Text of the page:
IRS offers guidance on switching from S corp to C corp status

Register now

The Internal Revenue Service issued a revenue procedure Wednesday providing information on how companies can change their method of accounting if they have switched from being an S corporation to a C corporation in response to the Tax Cuts and Jobs Act.

Last December’s tax code overhaul slashed the top tax rate for C corporations from 35 to 21 percent, but also gave pass-through entities such as S corporations a 20 percent tax deduction, subject to limitations. The dramatic decrease in tax rates for C corporations is prompting many businesses structured as S corporations to consider changing into C corporations. To make the change, a business can revoke its S corporation election with the consent of a majority of its shareholders and become a C corp, though it will need unanimous consent if it wants to go back to S corp status.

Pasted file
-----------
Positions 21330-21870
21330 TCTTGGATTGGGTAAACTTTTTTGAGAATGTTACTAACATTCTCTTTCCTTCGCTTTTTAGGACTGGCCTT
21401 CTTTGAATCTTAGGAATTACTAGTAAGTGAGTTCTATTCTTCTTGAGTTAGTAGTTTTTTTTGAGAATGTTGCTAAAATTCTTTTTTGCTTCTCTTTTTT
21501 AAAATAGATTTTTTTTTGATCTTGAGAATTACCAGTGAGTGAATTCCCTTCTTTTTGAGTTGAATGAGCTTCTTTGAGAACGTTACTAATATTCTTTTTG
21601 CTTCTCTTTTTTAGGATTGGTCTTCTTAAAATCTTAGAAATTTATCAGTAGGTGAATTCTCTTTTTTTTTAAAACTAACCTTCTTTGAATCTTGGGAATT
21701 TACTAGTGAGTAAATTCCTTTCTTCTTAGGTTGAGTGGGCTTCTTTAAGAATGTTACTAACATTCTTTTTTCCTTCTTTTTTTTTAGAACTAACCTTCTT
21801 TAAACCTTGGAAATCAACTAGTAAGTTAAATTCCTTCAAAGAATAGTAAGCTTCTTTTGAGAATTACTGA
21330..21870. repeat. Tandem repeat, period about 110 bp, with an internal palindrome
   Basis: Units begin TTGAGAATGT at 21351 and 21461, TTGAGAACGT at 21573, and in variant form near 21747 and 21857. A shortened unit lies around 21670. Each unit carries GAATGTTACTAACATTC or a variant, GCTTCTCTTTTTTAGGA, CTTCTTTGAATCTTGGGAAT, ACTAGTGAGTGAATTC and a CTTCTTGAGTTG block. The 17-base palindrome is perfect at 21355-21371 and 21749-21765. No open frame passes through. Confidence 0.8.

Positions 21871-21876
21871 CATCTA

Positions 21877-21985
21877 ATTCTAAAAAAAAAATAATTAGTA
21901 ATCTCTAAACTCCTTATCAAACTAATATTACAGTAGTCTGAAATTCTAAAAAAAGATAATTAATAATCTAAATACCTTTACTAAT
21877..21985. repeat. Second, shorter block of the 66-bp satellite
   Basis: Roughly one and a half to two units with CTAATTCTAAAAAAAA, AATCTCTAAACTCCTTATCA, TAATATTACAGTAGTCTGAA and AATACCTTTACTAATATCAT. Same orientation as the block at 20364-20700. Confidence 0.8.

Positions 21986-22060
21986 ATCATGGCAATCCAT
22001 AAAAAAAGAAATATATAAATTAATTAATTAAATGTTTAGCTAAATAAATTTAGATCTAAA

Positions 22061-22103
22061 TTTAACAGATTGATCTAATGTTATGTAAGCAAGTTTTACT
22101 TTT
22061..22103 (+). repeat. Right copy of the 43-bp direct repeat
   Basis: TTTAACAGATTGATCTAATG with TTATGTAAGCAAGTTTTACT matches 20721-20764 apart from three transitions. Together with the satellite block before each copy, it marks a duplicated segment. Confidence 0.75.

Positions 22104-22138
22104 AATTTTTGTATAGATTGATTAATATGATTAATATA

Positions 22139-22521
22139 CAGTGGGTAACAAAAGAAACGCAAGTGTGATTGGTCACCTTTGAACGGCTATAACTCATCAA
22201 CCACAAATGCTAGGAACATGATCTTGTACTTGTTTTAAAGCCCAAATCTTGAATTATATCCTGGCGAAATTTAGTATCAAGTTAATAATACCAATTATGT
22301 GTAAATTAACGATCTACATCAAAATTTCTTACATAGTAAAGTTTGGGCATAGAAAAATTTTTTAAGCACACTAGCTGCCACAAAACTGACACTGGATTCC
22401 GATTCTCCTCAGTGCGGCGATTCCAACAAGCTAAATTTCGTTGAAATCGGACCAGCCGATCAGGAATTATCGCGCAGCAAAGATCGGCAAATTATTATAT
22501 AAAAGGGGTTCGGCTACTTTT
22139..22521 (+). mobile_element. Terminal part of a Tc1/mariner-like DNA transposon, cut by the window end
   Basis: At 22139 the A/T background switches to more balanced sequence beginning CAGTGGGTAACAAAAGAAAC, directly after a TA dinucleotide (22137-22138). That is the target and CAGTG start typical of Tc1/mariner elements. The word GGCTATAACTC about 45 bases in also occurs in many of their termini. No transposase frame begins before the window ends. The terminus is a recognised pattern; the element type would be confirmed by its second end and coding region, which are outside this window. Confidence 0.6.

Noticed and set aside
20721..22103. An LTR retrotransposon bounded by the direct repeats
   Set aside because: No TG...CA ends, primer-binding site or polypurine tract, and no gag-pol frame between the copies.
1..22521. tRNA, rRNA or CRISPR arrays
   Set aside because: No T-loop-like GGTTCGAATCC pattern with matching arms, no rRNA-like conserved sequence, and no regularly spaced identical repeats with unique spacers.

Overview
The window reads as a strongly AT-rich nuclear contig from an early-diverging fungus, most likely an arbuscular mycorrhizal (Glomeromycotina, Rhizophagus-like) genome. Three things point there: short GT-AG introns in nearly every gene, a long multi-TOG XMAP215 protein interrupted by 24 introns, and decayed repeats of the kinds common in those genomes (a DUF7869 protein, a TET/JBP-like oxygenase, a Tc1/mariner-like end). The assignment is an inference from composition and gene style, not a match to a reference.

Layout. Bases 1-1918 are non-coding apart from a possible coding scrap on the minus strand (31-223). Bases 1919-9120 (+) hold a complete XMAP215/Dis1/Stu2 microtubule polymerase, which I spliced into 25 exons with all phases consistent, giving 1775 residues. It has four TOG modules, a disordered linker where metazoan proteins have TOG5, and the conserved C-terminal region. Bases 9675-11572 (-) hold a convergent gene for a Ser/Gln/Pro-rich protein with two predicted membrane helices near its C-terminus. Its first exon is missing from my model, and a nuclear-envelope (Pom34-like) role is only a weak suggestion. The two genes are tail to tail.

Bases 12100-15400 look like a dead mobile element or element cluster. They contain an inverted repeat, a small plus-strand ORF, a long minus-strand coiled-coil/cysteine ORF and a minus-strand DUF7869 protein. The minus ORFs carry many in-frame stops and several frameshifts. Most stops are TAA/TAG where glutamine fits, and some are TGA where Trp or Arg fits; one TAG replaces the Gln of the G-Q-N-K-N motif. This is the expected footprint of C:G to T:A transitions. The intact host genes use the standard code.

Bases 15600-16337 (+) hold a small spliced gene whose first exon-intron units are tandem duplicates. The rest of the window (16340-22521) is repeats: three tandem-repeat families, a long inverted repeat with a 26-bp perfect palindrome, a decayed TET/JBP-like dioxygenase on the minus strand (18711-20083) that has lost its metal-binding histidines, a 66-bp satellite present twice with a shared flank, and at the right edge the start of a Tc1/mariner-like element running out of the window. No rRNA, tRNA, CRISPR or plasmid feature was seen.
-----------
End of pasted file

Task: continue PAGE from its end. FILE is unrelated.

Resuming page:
Revenue Procedure 2018-44 modifies two revenue procedures from earlier this year to say that an eligible terminated S corporation that’s required to change from the overall cash method to an overall accrual method of accounting as a result of a revocation of its S corporation election, and that makes this method change for the C corporation’s first taxable year after the revocation, should take into account the resulting section 481(a) adjustment ratably during the six-year period starting with the year it makes the change.

The new revenue procedure also says an eligible terminated S corporation that’s allowed to continue to use the cash method after the revocation of its S corporation election and that changes to an overall accrual method for the C corporation’s first taxable year after the revocation, can take into account the resulting section 481(a) adjustment ratably during the six-year period starting with the year it makes the change.

For reprint and licensing requests for this article, click here.
Corporate taxes Tax reform Accounting methods Cash accounting IRS
MORE FROM ACCOUNTING TODAY